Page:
“The Historian” by Elizabeth Kostova is a perfect blending of history, fantasy, and myth. Kostova takes the vampire myth and turns it on its side and slips it into history. The story is mostly told as flashbacks but is done in an artful manner and the reader is able to follow both the current and flashback story without problems. Although, there is a startling change in the narrative that does take some getting used to, and that is the mix between first and third person. This switch is done because of how the main character tells the story: her story in first person and her father’s story done in flashback.
The story takes the characters across the globe and having a map to chart the various journeys and places would aid the reader in an overall understanding of the history being presented. Chapter 1 thrusts the characters into a strange land at the foot of the Slovenian Alps and ancient castles. Even though the main character remains nameless throughout the entire novel, the reader remains so intrigued with the mystery of the various disappearances and the cryptic notes discovered by the main character.
The romance of traveling abroad will draw in the reader as Kostova paints a beautiful picture of old Eastern European towns as well as the beauty of the varied cultures established in that geographical region. She also lays out just enough of the actual history of the Ottoman Empire’s influence on that area’s culture to keep one interested without overburdening with dry facts and making one feel like they are back in fifth grade history class.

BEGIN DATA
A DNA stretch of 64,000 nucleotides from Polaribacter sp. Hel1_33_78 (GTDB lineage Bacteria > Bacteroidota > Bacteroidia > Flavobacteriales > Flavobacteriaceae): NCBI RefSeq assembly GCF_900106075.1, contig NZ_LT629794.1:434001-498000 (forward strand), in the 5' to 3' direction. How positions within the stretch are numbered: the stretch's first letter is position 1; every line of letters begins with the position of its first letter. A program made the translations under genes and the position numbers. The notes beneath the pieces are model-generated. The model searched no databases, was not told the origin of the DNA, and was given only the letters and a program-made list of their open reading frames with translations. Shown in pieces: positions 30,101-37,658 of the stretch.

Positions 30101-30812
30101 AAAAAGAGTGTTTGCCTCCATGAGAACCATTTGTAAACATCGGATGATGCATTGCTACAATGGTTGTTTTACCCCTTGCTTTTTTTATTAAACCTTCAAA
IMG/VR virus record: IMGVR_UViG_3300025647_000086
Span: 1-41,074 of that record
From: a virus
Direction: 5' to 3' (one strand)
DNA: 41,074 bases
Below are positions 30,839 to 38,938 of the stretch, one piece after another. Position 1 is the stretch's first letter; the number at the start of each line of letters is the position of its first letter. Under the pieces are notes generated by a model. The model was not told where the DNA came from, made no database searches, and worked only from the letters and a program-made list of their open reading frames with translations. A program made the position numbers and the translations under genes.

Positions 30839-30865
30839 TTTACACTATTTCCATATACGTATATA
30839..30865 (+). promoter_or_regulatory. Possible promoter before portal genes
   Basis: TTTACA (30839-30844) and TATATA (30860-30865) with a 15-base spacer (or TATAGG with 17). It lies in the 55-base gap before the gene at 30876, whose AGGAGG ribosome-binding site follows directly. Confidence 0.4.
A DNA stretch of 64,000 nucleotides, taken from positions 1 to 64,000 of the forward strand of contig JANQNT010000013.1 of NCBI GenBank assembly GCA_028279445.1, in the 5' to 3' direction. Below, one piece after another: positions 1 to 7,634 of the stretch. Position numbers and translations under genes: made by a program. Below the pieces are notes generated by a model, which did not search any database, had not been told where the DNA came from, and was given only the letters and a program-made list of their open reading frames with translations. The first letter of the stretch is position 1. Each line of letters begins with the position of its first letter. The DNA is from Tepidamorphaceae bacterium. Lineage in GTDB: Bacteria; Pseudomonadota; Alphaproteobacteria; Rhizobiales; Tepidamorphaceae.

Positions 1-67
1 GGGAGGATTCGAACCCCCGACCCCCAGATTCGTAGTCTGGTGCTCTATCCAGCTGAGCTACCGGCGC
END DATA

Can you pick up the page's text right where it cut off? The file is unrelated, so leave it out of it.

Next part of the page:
For the bibliophile, the life of the traveling, researching professor and his daughter who spend many hours in dusty libraries surrounded by the scents of aging paper and leather will most likely cause a bit of envy. Kostova deftly places the reader into several libraries in the story and each one shows it is just as different from the last. These libraries begin as a place of safety and a boon to the characters. Although, by the end of the story the libraries seem to be an ultimate prison.
The vampire part of the story provides a strong connecting undercurrent of the events in the story all without introducing a single vampire until later in the book. This foreshadowing of the vampiric characters yet to come is done so gracefully, one can almost envision the shadows hiding Dracula himself. In a way, the foreshadowing almost becomes a character itself as one anxiously awaits for its next appearance.
So many interesting places and people are presented in “The Historian” that I was surprised to learn some of the books referenced are actually fictional. And the story told by Kostova immerses one into actual history so well that unless one intentionally looks further into the list of books they would be assumed real. The main fictional book that makes an appearance is the untitled dragon books which different characters receive under mysterious circumstances.
The ending of “The Historian” felt a bit rushed with trying to tie up all the loose threads to an already lengthy book. It is tempting to delve into the mysteries and secrets of the story, but that is the fun of the book. However, without going into much more detail, this review seems a bit short for a book that I believe most lovers of a good mystery will enjoy. After turning the last page, I felt encouraged to go learn more of the actual history behind the book after reading it. A good book leaves one wanting more. And in this case, it left me wanting more history.
I give this book five flags.